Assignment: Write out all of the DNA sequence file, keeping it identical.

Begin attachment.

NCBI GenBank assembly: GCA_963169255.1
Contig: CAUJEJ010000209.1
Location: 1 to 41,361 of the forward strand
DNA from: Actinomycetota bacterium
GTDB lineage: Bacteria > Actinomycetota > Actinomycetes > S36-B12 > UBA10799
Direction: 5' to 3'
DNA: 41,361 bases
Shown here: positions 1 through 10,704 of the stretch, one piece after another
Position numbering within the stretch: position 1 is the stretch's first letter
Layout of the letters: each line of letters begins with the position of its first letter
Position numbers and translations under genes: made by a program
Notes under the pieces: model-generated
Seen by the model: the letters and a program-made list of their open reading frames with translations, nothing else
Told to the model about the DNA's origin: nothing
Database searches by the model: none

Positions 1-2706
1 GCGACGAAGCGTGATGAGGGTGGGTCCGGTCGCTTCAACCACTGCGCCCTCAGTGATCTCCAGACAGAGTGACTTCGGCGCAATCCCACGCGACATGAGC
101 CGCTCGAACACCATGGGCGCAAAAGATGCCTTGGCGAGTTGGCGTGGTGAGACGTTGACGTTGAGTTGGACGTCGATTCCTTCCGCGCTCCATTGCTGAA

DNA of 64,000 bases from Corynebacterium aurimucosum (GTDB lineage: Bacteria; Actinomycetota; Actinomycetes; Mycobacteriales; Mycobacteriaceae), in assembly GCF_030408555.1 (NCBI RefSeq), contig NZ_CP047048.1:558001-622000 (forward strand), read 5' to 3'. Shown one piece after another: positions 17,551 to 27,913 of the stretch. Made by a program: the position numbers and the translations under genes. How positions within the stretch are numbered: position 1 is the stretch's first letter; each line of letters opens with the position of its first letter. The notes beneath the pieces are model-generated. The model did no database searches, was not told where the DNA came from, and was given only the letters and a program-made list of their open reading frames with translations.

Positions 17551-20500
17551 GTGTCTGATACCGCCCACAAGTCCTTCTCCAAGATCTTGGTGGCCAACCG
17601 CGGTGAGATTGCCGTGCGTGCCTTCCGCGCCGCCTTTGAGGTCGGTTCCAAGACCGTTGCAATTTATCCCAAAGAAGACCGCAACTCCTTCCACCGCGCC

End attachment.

NCBI GenBank assembly: GCA_963169255.1
Contig: CAUJEJ010000209.1
Location: 1 to 41,361 of the forward strand
DNA from: Actinomycetota bacterium
GTDB lineage: Bacteria > Actinomycetota > Actinomycetes > S36-B12 > UBA10799
Direction: 5' to 3'
DNA: 41,361 bases
Shown here: positions 1 through 10,704 of the stretch, one piece after another
Position numbering within the stretch: position 1 is the stretch's first letter
Layout of the letters: each line of letters begins with the position of its first letter
Position numbers and translations under genes: made by a program
Notes under the pieces: model-generated
Seen by the model: the letters and a program-made list of their open reading frames with translations, nothing else
Told to the model about the DNA's origin: nothing
Database searches by the model: none

Positions 1-2706
1 GCGACGAAGCGTGATGAGGGTGGGTCCGGTCGCTTCAACCACTGCGCCCTCAGTGATCTCCAGACAGAGTGACTTCGGCGCAATCCCACGCGACATGAGC
101 CGCTCGAACACCATGGGCGCAAAAGATGCCTTGGCGAGTTGGCGTGGTGAGACGTTGACGTTGAGTTGGACGTCGATTCCTTCCGCGCTCCATTGCTGAA

DNA of 64,000 bases from Corynebacterium aurimucosum (GTDB lineage: Bacteria; Actinomycetota; Actinomycetes; Mycobacteriales; Mycobacteriaceae), in assembly GCF_030408555.1 (NCBI RefSeq), contig NZ_CP047048.1:558001-622000 (forward strand), read 5' to 3'. Shown one piece after another: positions 17,551 to 27,913 of the stretch. Made by a program: the position numbers and the translations under genes. How positions within the stretch are numbered: position 1 is the stretch's first letter; each line of letters opens with the position of its first letter. The notes beneath the pieces are model-generated. The model did no database searches, was not told where the DNA came from, and was given only the letters and a program-made list of their open reading frames with translations.

Positions 17551-20500
17551 GTGTCTGATACCGCCCACAAGTCCTTCTCCAAGATCTTGGTGGCCAACCG
17601 CGGTGAGATTGCCGTGCGTGCCTTCCGCGCCGCCTTTGAGGTCGGTTCCAAGACCGTTGCAATTTATCCCAAAGAAGACCGCAACTCCTTCCACCGCGCC